• Import your main camera file, add it to your timeline
  • Right-Click on the file in your timeline, select "Set Audio Reference". This means other clips with audio will synchronize to this one.
  • Add your audio track to your timeline, right-click, select "Align Audio to Reference." It will magically sync-up to the video.
  • Disable the audio in your camera track so it won't end-up in the final video.
  • Pick a start and end point in your timeline, render using one of the Web pre-sets (MP4, WebM).

That's it. Really.

Of course, you can get fancier. For instance, you can shoot additional video clips with your CL, drag them to your timeline, sync them as above, and use them as cutaways. You can also add titles, effects, and transitions.

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Thanks, Bernard, very helpful.

I am recording in .mov, ALL-I, and haven't felt the need for log. My sequence for the short service includes a pan down from a stained glass window to the pulpit, and this showed the limits of 25fps. Hence the move to 50fps. I agree a static shot of the minister does not need it. The only adjustment I've been doing is lifting the mid zone brighness and increasing contrast slightly. The brickwork in the church is a deep red that brings the worst out of a digital sensor, so I also reduced red saturation a bit. The camera got white balance right from the start.

I agree Resolve is overkill, but then I have it anyway. It's like Photoshop - massive overkill for most images compared to Lightroom, but it helps to learn it progressively ready for when I do need it. I will look at Kdenlive, though - sounds useful. Audio syncing isn't a problem - I just do a hand clap at the start. The main work with audio is in Audacity to denoise and reduce some of the resonance in this acoustic with a high pass filter - which Audacity does quickly and well. I add titles, and music to begin and end with.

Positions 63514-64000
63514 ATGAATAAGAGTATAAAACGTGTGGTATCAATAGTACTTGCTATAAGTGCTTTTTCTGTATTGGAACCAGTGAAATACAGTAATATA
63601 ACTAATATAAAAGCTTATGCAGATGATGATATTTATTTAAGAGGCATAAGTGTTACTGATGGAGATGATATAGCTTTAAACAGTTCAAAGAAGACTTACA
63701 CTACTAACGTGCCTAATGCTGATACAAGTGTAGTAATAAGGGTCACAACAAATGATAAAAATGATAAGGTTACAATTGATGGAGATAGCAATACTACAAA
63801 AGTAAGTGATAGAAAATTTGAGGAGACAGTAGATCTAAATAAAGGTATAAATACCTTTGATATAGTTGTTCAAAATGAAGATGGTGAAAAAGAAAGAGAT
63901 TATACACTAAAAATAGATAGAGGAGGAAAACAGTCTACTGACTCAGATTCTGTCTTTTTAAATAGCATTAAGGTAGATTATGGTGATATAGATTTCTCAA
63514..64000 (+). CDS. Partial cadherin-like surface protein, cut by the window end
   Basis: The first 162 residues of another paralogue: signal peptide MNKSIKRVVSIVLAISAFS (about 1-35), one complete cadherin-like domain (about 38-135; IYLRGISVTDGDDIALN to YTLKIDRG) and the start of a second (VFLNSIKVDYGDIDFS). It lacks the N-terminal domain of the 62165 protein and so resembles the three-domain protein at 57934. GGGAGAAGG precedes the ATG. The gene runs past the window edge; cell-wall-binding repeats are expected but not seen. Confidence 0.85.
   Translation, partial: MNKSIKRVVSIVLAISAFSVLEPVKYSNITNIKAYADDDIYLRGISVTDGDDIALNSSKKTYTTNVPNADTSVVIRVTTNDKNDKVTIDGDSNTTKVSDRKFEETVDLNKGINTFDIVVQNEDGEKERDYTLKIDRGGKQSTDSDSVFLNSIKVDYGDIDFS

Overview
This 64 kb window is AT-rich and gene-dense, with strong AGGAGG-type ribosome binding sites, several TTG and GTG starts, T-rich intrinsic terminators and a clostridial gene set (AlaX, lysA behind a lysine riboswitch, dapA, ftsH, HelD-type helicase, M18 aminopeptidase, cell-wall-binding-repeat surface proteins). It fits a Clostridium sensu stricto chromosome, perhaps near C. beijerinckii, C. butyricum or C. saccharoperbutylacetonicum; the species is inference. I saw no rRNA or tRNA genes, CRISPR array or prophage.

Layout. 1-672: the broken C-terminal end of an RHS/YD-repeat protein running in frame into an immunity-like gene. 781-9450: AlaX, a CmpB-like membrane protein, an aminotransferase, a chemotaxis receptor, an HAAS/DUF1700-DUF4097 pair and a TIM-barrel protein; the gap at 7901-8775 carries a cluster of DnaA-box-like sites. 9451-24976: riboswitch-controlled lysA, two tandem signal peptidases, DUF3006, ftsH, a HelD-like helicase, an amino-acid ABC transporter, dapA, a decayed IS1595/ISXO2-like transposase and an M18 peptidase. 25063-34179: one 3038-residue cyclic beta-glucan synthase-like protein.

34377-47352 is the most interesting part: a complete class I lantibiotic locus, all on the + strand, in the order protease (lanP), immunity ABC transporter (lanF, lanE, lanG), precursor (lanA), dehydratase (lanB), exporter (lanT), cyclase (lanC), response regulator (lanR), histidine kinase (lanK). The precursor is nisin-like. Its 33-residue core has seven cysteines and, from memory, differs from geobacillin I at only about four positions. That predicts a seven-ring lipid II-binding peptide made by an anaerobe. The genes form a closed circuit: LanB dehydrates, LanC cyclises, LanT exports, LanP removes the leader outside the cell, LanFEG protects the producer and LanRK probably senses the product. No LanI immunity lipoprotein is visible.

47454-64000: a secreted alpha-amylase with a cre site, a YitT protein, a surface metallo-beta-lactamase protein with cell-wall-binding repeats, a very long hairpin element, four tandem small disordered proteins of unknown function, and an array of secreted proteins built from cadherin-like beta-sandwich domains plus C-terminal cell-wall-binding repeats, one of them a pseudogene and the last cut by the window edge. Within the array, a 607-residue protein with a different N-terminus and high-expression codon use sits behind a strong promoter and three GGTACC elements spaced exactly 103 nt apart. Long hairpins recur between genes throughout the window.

This is a simple project but I'm finding it a useful learning exercise.

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  • 2 weeks later...
On 5/8/2020 at 7:32 AM, LocalHero1953 said:

I agree Resolve is overkill, but then I have it anyway. It's like Photoshop - massive overkill for most images compared to Lightroom, but it helps to learn it progressively ready for when I do need it. I will look at Kdenlive, though - sounds useful. Audio syncing isn't a problem - I just do a hand clap at the start. The main work with audio is in Audacity to denoise and reduce some of the resonance in this acoustic with a high pass filter - which Audacity does quickly and well. I add titles, and music to begin and end with.

If you can, have a line out from the recorder going into your camera and monitor it through earphones/headphones. This will ensure that it's being recorded in camera, and also that the levels are okay. This may alleviate the need to sync a separate audio track.

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4 hours ago, Archiver said:

If you can, have a line out from the recorder going into your camera and monitor it through earphones/headphones. This will ensure that it's being recorded in camera, and also that the levels are okay. This may alleviate the need to sync a separate audio track.

Yes, that wpould be the correct way to do it! I don't actually have a line long enough, though, and syncing is not particularly difficult.